(i) Developing cross-sectoral national action plans. Acknowledge that forest policy, particularly sustainable forest management, alone cannot tackle deforestation. Raise awareness within individual European governments and start dialogues in order to develop cross-sectoral national action plans addressing ways to contribute to the global deforestation reduction objective as agreed at the sixth session of the United Nations Forest Forum in 2006.

    (ii) Inclusion of reduced emissions from deforestation and degradation (REDD) in the post-2012 successor agreement to the Kyoto protocol. Indicate and provide support for recognizing REDD in a way that is transparent, credible, scientifically-sound and appropriately compensated within a post-2012 climate treaty. Engage in international political and financial climate-oriented fora to promote inclusion of REDD as a recognized, credible and compensated form of emissions reductions. This includes tracking remote sensing capabilities, monitoring and measurement mechanisms, environmental and social safeguards and carbon accounting.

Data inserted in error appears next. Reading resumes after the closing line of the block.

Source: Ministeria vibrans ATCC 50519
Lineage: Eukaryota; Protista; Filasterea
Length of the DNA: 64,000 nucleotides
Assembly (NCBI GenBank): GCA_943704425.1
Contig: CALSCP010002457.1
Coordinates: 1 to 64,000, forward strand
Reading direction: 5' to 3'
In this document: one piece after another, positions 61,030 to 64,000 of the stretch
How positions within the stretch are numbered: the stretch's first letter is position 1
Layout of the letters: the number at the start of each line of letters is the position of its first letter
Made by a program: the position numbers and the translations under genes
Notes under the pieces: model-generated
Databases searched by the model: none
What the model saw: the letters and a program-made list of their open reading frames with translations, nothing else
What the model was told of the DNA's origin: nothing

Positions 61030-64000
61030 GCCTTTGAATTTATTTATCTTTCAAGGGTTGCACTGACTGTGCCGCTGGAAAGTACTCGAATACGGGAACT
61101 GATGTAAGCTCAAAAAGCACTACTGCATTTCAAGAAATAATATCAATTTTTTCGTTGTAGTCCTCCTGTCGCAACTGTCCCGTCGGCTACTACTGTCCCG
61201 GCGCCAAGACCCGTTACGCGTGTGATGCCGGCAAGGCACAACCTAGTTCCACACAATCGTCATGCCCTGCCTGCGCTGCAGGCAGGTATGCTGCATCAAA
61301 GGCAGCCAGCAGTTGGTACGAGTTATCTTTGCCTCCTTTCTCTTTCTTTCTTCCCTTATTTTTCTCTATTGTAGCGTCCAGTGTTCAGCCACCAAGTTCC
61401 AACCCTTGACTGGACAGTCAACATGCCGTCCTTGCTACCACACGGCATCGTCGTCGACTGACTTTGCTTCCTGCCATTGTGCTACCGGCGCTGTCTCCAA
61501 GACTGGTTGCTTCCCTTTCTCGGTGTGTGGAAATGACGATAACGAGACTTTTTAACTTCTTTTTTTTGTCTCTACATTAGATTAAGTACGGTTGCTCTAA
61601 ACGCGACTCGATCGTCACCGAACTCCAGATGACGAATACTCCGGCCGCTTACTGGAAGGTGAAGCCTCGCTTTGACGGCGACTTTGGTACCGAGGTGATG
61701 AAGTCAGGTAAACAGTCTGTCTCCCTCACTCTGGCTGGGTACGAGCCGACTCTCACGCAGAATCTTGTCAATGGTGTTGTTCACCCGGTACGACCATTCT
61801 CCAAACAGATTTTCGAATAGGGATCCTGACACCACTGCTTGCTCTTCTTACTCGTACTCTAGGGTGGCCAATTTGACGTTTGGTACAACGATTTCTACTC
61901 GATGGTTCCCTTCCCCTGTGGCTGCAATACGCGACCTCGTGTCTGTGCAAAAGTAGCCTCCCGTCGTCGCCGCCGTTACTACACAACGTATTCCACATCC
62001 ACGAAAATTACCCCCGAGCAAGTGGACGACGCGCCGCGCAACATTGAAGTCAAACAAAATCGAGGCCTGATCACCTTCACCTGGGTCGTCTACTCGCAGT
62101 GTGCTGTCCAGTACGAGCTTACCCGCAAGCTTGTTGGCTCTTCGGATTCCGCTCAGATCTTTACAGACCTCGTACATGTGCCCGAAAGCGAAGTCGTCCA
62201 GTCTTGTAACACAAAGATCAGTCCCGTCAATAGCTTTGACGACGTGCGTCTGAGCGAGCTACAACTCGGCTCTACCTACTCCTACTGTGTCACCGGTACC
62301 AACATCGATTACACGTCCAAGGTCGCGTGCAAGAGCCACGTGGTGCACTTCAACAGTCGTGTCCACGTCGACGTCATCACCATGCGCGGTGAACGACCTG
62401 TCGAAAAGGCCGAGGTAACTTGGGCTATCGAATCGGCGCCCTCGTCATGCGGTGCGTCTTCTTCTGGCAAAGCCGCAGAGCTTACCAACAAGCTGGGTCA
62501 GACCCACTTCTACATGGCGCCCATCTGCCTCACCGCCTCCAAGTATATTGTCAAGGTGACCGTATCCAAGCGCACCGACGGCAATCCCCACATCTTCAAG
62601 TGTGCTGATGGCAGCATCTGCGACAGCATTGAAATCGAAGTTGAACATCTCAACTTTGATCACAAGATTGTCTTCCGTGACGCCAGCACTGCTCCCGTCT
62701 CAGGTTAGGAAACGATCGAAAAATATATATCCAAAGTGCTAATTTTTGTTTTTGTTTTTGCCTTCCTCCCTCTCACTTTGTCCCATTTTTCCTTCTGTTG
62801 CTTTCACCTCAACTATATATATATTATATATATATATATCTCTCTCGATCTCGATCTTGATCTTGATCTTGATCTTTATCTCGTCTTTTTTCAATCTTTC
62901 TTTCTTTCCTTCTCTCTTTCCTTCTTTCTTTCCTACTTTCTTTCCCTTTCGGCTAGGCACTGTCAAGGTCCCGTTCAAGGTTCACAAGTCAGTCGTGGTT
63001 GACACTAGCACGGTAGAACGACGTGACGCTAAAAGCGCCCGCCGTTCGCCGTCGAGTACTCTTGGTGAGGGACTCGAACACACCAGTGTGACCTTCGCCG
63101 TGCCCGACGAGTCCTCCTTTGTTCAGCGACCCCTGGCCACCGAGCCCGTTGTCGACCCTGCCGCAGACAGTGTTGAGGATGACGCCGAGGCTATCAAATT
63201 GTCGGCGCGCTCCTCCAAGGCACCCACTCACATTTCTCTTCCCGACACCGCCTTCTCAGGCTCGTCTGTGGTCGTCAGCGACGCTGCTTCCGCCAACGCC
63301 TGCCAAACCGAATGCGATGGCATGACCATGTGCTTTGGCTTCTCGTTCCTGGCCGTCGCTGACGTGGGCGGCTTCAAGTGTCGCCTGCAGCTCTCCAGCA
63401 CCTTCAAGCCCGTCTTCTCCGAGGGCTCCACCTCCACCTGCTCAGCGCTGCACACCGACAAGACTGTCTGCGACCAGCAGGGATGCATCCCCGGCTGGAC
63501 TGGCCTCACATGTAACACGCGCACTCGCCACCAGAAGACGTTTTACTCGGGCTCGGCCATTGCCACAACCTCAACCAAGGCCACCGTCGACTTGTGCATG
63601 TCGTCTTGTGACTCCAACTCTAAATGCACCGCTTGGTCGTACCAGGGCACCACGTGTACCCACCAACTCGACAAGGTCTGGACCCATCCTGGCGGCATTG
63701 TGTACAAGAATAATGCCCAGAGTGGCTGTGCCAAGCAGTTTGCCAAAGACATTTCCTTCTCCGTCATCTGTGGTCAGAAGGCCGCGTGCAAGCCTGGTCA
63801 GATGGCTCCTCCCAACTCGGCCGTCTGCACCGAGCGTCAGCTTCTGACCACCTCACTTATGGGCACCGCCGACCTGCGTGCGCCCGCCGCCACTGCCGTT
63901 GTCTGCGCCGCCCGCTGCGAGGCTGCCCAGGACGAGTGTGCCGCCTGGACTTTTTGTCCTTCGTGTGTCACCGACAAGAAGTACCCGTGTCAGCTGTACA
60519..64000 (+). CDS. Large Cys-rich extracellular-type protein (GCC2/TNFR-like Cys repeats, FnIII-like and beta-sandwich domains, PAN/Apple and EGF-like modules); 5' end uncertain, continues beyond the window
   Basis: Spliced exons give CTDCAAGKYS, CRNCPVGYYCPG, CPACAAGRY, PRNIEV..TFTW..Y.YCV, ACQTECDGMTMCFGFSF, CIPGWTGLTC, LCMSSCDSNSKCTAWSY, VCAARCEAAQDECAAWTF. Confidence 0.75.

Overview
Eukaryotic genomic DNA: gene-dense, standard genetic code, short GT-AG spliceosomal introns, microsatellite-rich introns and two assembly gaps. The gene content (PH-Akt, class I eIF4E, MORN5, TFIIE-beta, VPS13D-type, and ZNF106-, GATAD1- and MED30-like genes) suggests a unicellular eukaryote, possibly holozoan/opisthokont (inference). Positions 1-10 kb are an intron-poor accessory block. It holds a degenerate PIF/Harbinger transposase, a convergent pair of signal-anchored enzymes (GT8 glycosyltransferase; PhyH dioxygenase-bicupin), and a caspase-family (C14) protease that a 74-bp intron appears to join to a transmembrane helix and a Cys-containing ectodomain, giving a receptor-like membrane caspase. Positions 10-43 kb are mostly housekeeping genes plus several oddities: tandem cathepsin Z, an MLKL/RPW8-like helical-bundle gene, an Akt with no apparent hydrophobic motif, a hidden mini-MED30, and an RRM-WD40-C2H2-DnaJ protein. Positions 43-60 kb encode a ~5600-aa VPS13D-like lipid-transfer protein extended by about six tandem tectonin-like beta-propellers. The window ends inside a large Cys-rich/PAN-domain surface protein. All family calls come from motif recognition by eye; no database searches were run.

(iii) Emissions reduction. Promote and ensure that all other national policies within Europe contribute to an overall domestic emission reduction of total greenhouse gas emissions by individual countries by at least 30% by 2020, based on 1990 emission levels.

    (iv) Developing and implementing responsible purchasing and consumption policies for wood and paper products, bio-energy, and food.

    (v) Defining responsible lending policies for key industry sectors and support financial institutions to implement responsible lending policies.

    (vi) Supporting and developing international funding programmes for sustainable financing of Protected Areas as committed within the Convention on Biological Diversity (CBD)'s Programme of Work on Protected Areas.

    (vii) Promote credible certification schemes for wood and paper products, bio-energy, and other agricultural commodities such as palm-oil and soy.

    (viii) Combating illegal logging and related trade. Support European legislation to stop trade of illegal timber products on the European markets as a mechanism to complement and underpin Voluntary Partnership Agreements and Voluntary Private Sector Schemes. Support actions under the FLEGT Action Plan and other initiatives including overseas development aid to producer countries to improve law enforcement and regulatory capacity, develop legal verification systems, reform unworkable laws and improve forest management practices.

For further information:
Gerald Steindlegger
WWF Global Forests Programme
Tel: +43 676 83488216